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Welcome to the Digital Universe Oceans Website, sub-website of the Earth Website. This website and it's encyclopedia are stewarded by leading Ocean Scientists from the International Ocean Institute and other leading organizations around the world.

 

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#20: First sightings of leafy seadragons! Last Updated on 2009-11-10 00:00:00 I went out for another dive in search of leafy seadragons and lucked out as we spotted four throughout the dive. Two were juveniles (probably 1 - 1.5 year olds) and two were adults. Leafy seadragon (Photo: Jeremy Brodt) One was even a large male with eggs on its tail. Read more and see videos... More »
#19: Strange sights in Australia... Last Updated on 2009-11-07 00:00:00 Since I'll be away for the next few days hunting for leafy seadragons along the coast of South Australia I likely won't have access to email so it may be a day or two until you hear of my journeys. So, I thought this might be a good opportunity to show you some photos of the interesting, head scratching, thought provoking and down right humours things I've come across while down under ... while both above and below the water. Hope you enjoy. High-heel fin (Photo: Jeremy Brodt) Read more... More »
#17: Giving a talk and taking old wife and bullseye videos in South Australia Last Updated on 2009-11-05 00:00:00 I got to do my first dive in South Australia today. Unfortunately the visibility was pretty bad do to a fairly strong swell and therefore there was little chance of finding a leafy sea dragon. It was still quite a fun dive though and I got to see several interesting fish and invertebrates like this old wife: Read more and see more videos... More »
#16: Connecting with Reef Watch in Australia Last Updated on 2009-11-02 00:00:00 I arrived in Adelaide, South Australia to a leafy seadragon reception at the airport. I spent my first day here at the Reef Watch Marine Creatures Expo. Leafy seadragon (Photo: Jeremy Brodt) Reef Watch is a community based monitoring program that utilizes "citizen scientists" to do systematic surveys at local reefs and intertidal areas to assess the health of these rocky reefs and contribute to adaptive management of the local coastal areas (similar to the Great Annual Fish Count that Aquarium divers reported on here). Read more... More »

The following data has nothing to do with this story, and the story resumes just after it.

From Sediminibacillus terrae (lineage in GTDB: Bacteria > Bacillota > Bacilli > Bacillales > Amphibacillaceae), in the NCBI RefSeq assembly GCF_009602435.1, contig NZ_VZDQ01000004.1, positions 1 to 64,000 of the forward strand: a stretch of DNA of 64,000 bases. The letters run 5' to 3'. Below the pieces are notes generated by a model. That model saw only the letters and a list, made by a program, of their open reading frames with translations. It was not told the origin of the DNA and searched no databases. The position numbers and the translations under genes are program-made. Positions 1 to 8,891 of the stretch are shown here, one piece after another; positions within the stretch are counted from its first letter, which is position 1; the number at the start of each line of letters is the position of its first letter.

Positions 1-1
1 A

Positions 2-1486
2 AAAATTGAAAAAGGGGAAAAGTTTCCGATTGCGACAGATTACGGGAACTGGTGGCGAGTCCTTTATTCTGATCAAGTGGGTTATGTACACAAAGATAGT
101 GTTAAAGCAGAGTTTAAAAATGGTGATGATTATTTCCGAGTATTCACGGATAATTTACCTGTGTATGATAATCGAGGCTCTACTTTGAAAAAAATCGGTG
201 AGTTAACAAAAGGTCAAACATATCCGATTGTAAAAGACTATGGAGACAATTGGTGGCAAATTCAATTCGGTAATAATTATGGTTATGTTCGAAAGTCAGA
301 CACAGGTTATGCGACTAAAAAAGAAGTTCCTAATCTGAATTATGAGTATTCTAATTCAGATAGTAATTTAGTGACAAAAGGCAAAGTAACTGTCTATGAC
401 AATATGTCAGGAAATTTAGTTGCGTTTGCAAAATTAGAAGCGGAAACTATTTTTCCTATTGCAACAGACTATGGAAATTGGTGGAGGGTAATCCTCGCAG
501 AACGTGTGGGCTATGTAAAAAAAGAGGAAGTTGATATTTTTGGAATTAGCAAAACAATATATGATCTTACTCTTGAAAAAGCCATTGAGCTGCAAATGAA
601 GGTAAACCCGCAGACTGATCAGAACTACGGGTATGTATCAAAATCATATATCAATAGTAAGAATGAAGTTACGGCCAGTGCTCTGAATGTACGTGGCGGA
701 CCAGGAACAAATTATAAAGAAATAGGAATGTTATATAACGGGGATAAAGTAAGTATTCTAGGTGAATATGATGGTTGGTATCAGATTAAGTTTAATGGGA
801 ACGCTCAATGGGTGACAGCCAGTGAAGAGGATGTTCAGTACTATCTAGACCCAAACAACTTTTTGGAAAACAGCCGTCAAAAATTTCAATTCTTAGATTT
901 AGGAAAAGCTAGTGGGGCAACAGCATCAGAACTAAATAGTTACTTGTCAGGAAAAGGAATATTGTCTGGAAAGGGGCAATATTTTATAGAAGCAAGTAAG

The eradication of rats on McKean Island Last Updated on 2009-09-17 00:00:00 The expedition has been going fast and furious and moments to write blog entries are sometimes fleeting. The deck salon and cabins are spaces with the constant motion of people, dive gear, science gear, NAI'A crew in their blue uniforms doing their part in running the ship, and so on. At this moment, Stuart Sandin just walked by with his wetsuit half pulled up and looking for his clipboard. Craig Cook just came to me and said he was about to set up the hyperbaric chamber again for testing; Brian Skerry walks by with two underwater camera housings with strobes, one draped over each arm like leggy spiders. All is going well as we make our way through the Phoenix Islands Protected Area (PIPA). A dive skiff approaching the Phoenix Islands photographed for the National Geographic article about a previous expedition (Photo: Paul Nicklen) Yesterday, we stopped for nine hours at McKean Island,... More »